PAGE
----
Leaders clash at Syria peace summit: what did they say?
Syrian government and opposition point fingers, as allies told they have 'blood on their hands'
THE Syria peace conference, dubbed Geneva II, has exposed deep rifts over the future of the country and its president Bashar al-Assad. As the conference got under way in Switzerland today, there were "some extraordinarily ill-tempered scenes", reports the BBC, with neither the Syrian regime nor the opposition indicating that any compromise was in sight.
Other countries were drawn into the row, offering little hope for a solution to the conflict that has left more than 100,000 dead and millions displaced. Here is what the key players said in their speeches:
UN secretary general
In his opening speech, Ban Ki-moon called for immediate access for humanitarian aid convoys to areas of Syria under siege. "After nearly three painful years of conflict and suffering in Syria, today is a day of fragile but real hope," he said. "Great challenges lie ahead but they are not insurmountable."
Syria's foreign minister
Despite Ban Ki-moon's speech, Western officials said they were taken aback by the combative tone adopted by Walid al-Moualem. He accused some nations present at the summit of having "Syrian blood on their hands", claiming they were trying to destabilise the country. Moualem insisted Assad would not bow to outside demands and painted a graphic picture of "terrorist" rebel atrocities. He even defied Ban Ki-moon's plea to shorten his speech after running over the allotted time, telling him: "You live in New York. I live in Syria. I have the right to give the Syrian version here. After three years of suffering, this is my right."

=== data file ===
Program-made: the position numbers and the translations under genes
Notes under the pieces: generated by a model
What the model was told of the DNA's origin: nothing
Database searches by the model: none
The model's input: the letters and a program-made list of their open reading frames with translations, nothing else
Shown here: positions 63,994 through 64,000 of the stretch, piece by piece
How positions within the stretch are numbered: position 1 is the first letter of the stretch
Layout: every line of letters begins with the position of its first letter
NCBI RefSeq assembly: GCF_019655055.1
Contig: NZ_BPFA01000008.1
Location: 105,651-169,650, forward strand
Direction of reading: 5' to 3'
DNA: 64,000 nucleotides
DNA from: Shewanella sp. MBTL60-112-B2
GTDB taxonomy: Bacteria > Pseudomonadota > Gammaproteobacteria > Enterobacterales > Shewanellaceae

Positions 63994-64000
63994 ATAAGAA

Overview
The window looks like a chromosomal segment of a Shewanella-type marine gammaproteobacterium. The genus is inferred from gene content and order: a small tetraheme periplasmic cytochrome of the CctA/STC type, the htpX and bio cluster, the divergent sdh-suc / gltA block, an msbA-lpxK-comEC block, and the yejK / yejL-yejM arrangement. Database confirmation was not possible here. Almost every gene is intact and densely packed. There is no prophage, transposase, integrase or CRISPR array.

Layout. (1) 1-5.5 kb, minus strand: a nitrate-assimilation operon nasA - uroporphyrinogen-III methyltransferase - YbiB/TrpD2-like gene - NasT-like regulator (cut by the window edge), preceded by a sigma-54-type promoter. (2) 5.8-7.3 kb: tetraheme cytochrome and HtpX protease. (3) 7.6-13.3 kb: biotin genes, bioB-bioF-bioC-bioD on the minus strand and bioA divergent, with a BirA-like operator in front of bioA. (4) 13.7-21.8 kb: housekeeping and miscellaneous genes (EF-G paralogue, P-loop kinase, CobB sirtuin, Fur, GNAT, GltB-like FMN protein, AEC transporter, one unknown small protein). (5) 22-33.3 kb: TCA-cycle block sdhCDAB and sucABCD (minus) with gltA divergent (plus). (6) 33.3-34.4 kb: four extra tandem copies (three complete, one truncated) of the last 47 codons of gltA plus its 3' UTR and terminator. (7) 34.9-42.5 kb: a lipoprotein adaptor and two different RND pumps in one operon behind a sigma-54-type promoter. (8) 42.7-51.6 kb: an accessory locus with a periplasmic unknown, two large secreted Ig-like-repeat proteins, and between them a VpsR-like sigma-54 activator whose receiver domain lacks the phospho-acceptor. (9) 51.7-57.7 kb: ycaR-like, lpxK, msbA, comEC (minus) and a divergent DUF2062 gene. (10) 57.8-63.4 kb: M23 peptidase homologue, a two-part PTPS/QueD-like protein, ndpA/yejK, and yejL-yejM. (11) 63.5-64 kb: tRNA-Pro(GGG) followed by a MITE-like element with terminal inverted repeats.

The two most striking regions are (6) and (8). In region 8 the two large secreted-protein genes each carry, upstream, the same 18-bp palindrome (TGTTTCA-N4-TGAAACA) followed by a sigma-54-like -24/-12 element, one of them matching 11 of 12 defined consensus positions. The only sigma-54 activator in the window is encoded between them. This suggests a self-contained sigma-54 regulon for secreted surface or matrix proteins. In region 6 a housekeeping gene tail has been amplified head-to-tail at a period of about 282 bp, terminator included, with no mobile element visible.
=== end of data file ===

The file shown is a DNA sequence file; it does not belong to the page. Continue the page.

US secretary of state
John Kerry said there was "no way possible" Assad could remain in power. "We see only one option: negotiating a transition government born by mutual consent," he said. "There is no way, no way possible, that a man who has led a brutal response to his own people can regain legitimacy to govern."
National Coalition chief
Ahmad Jarba, leader of Syria's main opposition group, displayed images that allegedly showed "systematic" torture and execution carried out by the Syrian regime. He called on the government to immediately sign the Geneva document and transfer power to a transitional authority. Jarba insisted that it had not been the opposition's choice to take up arms but that it "was the choice imposed by the Syrian regime". He added that "for the Syrians, time is now blood".
Russian foreign minister
Sergei Lavrov criticised the UN's decision to exclude Iran from the summit, a contentious move that overshadowed the start of the conference. "We have consistently warned of schism in the Islamic world, but there are those who support this schism, and the dis-invitation of Iran does not bode well," he said. Lavrov, whose government supports the Assad regime, added that there was "a historic responsibility on the shoulders of all participants".
UK foreign secretary
William Hague urged both sides in the Syrian civil war to "put an end to the devastation" by staying at the negotiating table. "Now is the time to choose to save a generation of Syrian children from violence and trauma, to end the siege being laid to ancient towns and cities, to begin to repair the rich fabric of Syrian society and to spare millions of refugees the prospect of years of exile, homelessness and deprivation," he said.